Not every complaint amounts to “protected activity” that shields an employee from retaliation.
Recent case: Carolyn complained to HR that black employees were held to tougher attendance standards than their white co-workers. HR discovered some isolated examples where that happened and counseled managers.
That didn’t satisfy Carolyn, who sent a rambling email accusing an HR representative of slashing her tires, sneaking in her house and putting a snake in her bed. Asked by alarmed executives to undergo a fitness-for-duty test, Carolyn sued instead, alleging the exam was retaliation for protected activity.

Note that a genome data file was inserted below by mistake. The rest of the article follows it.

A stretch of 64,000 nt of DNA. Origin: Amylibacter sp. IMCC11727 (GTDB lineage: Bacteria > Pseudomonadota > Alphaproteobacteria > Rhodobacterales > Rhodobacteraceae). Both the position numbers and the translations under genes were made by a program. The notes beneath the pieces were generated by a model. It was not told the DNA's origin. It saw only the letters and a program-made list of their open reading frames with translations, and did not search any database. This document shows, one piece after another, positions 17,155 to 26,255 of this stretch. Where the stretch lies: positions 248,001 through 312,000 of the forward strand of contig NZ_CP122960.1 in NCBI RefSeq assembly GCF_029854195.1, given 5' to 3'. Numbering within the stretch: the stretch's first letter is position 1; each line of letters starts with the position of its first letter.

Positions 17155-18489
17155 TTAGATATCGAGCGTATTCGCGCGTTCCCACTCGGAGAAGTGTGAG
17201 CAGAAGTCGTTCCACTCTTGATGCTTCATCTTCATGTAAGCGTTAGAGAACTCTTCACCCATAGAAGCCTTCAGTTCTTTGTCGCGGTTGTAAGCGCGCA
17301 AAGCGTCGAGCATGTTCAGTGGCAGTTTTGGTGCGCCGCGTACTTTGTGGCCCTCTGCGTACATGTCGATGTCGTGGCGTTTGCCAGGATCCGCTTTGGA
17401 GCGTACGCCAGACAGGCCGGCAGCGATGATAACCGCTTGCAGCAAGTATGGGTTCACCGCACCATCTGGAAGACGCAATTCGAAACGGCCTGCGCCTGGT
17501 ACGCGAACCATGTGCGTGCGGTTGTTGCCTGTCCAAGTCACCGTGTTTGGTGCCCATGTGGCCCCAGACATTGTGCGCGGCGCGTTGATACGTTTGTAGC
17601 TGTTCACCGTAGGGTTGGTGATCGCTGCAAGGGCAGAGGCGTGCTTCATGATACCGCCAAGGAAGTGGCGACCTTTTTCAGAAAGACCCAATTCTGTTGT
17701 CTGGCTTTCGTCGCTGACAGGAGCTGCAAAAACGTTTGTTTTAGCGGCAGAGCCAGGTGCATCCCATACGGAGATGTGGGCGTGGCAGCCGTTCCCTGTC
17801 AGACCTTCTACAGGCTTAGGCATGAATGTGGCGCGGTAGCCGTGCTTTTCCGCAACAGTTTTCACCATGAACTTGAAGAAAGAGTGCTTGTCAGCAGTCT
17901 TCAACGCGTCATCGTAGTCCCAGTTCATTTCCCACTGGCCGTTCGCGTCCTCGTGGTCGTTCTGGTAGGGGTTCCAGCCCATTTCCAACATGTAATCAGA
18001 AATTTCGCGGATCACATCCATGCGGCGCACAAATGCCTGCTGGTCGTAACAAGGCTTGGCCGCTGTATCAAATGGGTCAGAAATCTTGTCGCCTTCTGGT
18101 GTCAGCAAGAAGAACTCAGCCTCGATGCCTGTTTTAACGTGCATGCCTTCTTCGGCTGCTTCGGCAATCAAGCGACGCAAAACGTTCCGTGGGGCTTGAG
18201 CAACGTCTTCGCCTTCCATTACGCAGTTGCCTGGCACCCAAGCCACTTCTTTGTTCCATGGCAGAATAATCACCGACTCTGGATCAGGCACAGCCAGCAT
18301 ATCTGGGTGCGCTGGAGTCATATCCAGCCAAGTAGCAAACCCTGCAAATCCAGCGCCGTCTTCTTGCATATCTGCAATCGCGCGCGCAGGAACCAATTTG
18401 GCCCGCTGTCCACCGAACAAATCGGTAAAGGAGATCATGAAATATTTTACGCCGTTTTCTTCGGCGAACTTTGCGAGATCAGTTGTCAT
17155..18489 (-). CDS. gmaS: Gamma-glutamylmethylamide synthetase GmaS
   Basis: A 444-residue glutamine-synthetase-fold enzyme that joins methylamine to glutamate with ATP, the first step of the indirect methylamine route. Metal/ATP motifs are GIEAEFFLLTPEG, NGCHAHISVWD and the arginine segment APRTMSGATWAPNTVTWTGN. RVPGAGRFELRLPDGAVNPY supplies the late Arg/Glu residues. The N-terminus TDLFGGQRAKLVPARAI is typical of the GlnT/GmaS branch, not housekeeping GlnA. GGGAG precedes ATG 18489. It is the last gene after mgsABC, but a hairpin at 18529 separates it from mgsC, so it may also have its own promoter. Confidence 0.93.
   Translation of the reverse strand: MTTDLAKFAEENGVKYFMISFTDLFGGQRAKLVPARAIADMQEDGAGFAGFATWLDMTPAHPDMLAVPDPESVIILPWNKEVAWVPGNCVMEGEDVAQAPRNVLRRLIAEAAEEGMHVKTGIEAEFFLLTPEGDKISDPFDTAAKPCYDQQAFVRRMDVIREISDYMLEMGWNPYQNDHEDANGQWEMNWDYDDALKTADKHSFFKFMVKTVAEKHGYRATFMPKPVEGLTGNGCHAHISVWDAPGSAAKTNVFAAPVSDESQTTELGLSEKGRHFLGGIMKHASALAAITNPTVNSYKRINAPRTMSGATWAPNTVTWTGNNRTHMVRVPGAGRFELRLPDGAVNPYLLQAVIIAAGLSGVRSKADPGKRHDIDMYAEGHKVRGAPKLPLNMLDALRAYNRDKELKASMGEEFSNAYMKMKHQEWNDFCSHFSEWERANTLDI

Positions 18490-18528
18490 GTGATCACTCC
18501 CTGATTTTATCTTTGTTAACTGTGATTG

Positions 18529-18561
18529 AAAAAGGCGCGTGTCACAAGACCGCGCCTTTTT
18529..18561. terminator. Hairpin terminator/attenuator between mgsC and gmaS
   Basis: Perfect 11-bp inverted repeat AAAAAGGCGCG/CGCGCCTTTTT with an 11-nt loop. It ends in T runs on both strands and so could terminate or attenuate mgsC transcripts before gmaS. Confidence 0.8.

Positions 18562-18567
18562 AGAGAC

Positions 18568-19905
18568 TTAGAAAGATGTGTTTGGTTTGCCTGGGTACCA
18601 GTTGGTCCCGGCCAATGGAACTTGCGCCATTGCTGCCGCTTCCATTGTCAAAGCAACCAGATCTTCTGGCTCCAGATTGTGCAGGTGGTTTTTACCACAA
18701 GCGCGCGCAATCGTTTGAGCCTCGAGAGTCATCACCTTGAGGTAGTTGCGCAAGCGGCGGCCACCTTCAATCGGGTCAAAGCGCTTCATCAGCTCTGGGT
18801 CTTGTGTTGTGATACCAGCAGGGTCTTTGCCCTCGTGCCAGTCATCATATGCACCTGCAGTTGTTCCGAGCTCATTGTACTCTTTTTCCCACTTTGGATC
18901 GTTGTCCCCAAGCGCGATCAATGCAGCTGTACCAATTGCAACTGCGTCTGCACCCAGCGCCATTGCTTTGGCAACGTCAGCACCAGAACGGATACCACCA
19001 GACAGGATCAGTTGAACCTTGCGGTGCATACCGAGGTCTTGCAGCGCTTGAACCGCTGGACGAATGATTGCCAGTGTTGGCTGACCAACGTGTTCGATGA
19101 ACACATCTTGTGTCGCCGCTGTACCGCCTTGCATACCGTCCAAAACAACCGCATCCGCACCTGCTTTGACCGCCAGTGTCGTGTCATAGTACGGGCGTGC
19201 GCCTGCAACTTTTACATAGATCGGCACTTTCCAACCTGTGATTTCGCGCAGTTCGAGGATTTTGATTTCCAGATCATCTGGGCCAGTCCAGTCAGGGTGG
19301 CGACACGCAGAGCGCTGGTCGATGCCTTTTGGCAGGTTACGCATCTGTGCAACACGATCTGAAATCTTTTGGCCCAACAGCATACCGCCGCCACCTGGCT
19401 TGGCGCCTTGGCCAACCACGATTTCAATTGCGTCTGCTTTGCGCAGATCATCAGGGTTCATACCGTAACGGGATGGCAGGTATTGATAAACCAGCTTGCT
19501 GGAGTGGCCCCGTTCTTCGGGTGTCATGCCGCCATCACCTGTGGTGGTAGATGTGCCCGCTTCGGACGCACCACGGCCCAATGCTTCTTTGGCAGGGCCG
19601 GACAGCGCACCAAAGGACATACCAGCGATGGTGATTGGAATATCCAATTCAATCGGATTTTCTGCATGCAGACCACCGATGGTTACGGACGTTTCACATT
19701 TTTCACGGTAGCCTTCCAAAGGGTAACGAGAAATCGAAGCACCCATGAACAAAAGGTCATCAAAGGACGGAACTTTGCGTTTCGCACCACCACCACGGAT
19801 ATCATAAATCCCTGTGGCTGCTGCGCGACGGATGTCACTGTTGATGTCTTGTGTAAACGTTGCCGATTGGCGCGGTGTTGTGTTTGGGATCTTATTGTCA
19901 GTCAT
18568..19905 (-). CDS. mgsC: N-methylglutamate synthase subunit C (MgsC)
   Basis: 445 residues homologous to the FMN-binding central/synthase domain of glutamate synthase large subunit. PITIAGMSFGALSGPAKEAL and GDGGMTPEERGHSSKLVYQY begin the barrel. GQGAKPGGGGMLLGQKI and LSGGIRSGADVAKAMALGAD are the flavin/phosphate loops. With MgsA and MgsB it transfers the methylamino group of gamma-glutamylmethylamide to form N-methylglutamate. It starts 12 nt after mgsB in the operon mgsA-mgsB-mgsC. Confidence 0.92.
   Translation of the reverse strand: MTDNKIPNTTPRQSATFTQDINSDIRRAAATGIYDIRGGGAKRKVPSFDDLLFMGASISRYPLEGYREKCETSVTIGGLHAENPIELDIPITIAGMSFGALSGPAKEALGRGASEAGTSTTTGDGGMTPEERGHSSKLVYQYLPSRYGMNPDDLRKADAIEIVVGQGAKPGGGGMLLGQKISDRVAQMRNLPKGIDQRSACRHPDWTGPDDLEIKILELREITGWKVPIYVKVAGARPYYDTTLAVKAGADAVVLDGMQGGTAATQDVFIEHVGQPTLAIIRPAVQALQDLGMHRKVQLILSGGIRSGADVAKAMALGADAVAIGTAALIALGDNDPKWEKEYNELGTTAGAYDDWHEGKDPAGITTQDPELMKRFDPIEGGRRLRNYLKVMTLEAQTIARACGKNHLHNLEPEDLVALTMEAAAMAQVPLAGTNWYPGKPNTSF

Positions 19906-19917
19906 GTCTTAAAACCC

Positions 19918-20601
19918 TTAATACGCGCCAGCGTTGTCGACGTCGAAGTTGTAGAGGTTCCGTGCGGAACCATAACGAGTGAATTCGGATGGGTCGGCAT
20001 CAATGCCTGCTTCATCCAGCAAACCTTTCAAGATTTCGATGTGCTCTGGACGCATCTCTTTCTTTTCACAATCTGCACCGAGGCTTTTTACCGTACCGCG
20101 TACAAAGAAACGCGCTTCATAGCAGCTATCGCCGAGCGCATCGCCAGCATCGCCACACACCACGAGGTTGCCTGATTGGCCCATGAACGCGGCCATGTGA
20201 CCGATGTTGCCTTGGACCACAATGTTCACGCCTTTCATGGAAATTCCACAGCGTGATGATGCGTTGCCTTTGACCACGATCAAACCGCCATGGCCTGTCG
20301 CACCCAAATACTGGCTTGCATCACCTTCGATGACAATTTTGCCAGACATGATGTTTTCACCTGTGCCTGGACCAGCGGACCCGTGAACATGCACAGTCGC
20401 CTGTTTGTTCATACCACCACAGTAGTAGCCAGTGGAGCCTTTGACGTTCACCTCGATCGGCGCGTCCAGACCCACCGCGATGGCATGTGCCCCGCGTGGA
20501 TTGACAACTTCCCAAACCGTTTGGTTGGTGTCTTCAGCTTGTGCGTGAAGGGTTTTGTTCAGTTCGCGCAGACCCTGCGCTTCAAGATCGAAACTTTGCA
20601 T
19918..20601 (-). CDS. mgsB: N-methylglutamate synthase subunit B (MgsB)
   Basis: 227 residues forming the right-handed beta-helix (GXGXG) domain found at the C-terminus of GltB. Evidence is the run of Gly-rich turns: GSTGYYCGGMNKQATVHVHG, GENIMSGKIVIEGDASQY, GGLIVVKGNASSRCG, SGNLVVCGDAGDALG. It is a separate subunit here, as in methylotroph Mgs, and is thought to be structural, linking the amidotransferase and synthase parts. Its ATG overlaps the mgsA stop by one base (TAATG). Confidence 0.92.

The court said it wasn’t protected, since her email didn’t raise discrimination issues. The case was dismissed. (Warrick v. Motiva, No. 14-13-00938, Texas Court of Appeals, 2014)
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